Too much of modern education is aimed at turning students into "better robots" rather than inquiring human beings, the Prince of Wales has said.
Prince Charles spoke of the beauty of literature, maths and science
He criticised the replacement of "teaching and inspiration" by "computer-driven modules" based on serving the needs of the economy.
In a letter to the Association of Colleges, he said the real aims of learning were "joy and self-esteem".
Too much emphasis was placed on costs and economic benefits, he said.
"We hear much discussion these days amongst the ubiquitous 'education experts'," he said.
"Too often, much of that discussion focuses exclusively in terms of costs and benefits to the economy, as if human beings really ought to become better robots."
'Mastering a skill'
The prince said society could only "blossom when we accept there is no prize more valuable than the joy and self-esteem associated with, for example, the mastering of a skill, the defeat of a mental obstacle, or the sensation of having one's eyes opened to the beauties of literature, mathematics and science".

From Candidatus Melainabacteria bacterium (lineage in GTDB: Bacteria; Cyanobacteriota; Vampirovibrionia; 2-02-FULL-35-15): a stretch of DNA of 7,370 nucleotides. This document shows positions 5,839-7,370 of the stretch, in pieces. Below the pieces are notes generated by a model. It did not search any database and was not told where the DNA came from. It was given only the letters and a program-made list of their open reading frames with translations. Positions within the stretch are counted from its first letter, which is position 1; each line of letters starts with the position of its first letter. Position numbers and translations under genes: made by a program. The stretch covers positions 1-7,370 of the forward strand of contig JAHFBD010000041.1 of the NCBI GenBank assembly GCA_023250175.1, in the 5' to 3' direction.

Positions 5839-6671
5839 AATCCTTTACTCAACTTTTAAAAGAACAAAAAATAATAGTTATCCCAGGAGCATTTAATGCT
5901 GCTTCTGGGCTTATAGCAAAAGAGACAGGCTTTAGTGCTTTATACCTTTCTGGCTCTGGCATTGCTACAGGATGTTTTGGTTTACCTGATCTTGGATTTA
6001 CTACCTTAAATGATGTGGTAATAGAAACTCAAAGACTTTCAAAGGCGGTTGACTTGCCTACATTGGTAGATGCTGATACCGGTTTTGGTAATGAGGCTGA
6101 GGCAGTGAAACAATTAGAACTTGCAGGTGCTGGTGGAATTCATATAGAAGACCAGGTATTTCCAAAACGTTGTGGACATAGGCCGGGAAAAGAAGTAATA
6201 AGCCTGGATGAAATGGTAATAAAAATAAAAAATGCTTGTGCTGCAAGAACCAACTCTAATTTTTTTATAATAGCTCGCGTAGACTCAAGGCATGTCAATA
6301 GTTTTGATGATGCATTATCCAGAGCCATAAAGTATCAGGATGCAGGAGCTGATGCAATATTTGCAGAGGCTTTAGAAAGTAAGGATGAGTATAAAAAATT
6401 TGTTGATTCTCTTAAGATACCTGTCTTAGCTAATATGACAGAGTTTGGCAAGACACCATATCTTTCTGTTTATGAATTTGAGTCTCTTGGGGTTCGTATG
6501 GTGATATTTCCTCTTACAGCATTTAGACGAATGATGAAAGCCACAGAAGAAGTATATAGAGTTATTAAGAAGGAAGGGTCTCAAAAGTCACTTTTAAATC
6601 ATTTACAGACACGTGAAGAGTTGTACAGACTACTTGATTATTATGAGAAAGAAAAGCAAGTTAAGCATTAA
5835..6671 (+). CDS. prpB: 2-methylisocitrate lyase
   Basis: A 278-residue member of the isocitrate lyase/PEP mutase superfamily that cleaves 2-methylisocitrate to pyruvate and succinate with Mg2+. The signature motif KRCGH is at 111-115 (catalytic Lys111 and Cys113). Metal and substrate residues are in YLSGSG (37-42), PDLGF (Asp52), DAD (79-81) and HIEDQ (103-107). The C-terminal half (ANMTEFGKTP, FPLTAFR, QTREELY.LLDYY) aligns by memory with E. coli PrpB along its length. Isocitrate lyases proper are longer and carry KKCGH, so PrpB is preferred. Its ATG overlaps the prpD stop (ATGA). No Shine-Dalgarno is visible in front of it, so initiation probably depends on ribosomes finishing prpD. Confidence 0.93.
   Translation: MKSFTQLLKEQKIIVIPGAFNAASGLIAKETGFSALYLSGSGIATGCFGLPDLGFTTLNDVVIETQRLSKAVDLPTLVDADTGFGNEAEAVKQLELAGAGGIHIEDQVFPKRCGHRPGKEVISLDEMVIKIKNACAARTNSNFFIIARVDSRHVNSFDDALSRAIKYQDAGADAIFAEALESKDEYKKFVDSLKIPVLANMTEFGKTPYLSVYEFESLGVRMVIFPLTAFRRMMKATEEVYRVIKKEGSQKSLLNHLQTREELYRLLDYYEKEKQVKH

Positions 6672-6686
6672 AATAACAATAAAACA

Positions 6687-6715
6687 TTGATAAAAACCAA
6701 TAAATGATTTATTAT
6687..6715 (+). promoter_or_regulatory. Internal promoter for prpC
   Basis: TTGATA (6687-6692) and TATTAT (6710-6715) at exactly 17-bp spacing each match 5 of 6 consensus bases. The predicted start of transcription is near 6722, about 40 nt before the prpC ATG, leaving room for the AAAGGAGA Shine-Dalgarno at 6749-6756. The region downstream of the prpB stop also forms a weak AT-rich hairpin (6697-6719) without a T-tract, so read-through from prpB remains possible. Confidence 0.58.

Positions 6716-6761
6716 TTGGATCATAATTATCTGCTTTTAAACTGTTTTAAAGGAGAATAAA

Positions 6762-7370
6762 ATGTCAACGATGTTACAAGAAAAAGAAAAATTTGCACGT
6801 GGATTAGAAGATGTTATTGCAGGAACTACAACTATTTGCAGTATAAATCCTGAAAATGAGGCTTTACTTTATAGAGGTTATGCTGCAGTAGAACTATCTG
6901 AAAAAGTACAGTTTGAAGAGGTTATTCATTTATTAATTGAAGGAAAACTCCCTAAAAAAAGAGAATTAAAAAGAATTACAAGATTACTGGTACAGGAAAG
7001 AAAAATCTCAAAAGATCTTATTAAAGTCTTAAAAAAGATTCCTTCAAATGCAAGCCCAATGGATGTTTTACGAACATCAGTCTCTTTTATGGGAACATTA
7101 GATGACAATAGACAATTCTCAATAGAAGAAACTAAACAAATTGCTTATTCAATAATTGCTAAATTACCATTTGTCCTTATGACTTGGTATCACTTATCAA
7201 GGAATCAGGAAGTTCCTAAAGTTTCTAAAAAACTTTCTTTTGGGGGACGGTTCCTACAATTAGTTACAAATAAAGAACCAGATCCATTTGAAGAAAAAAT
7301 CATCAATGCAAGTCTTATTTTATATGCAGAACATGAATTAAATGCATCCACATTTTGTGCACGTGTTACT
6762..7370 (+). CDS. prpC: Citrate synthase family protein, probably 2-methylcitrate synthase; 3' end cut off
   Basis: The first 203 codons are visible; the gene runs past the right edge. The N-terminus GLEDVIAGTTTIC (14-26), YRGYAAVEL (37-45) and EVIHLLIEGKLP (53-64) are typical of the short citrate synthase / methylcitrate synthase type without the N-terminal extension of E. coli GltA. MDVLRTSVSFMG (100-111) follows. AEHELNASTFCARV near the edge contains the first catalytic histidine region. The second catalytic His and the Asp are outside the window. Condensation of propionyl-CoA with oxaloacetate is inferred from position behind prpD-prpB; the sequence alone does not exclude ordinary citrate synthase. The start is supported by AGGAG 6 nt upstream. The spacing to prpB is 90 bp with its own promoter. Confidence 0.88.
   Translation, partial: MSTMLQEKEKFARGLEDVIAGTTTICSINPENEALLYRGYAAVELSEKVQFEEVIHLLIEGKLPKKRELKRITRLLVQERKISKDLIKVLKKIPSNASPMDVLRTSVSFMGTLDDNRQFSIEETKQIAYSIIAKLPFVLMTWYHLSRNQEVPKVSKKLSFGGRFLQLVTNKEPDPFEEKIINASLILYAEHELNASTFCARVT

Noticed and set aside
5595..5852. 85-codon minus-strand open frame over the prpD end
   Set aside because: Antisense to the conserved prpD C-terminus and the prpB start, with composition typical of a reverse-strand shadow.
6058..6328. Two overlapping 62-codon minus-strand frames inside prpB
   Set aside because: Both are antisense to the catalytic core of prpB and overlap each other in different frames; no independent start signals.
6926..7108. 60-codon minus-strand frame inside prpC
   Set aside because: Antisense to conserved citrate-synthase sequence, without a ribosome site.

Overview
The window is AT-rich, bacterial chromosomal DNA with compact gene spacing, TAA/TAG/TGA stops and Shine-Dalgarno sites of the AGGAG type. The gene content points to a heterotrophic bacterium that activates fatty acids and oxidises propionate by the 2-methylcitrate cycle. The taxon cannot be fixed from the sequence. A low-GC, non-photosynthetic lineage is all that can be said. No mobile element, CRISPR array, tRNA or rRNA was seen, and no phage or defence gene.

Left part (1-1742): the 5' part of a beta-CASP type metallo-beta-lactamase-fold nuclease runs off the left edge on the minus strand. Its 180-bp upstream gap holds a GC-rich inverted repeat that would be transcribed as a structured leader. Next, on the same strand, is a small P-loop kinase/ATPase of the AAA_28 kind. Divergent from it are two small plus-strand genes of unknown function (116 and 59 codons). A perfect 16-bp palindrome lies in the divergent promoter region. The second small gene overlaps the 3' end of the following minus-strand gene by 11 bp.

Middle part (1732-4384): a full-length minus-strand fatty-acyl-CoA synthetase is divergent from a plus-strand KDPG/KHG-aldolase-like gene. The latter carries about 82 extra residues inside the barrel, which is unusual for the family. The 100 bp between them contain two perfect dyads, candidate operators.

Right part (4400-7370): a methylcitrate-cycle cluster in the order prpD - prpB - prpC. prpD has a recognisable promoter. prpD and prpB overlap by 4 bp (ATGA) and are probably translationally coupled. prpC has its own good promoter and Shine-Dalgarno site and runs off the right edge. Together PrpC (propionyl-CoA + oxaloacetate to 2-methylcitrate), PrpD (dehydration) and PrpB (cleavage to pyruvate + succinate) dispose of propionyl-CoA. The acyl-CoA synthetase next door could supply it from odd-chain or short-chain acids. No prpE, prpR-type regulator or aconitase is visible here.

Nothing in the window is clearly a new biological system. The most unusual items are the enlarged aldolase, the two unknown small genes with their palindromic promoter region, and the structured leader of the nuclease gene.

"I simply do not believe that passion for subject or skill, combined with inspiring teaching, can be replaced by computer-driven modules, which seem to occupy a disproportionate amount of current practice."
The prince runs his own summer schools for state school teachers of English and history.
In the letter, read out to delegates at the AoC's annual conference in Birmingham, he said those attending could "rediscover the strength of narrative, story-telling and chronology".
In his speech earlier, the Education Secretary, Charles Clarke, describing the number of people enrolling on basic skills courses, joked that the prince would label him a "Gradgrind".
He added that skills training offered by colleges had to be more employer- and employee-focused.
Colleges currently get 11% of their funding from businesses and student fees, and Mr Clarke said he wanted that to increase.
However, extra government spending would mean the further education sector getting £10bn a year by 2007-8.
This, according to the AoC, represents a rise of 5% a year above the rate of inflation.
However, it argues that the planned 7% annual increase for higher education, as well as increased tuition fees from 2006, puts its members at a disadvantage.
The AoC says this is unfair, as it has to deal with changes to the curriculum for 14 to 19 year olds, including more children studying part-time within colleges.
This, it says, will be damaging to adult learning, with many courses having to be cut to save money.
The AoC's conference runs until Thursday.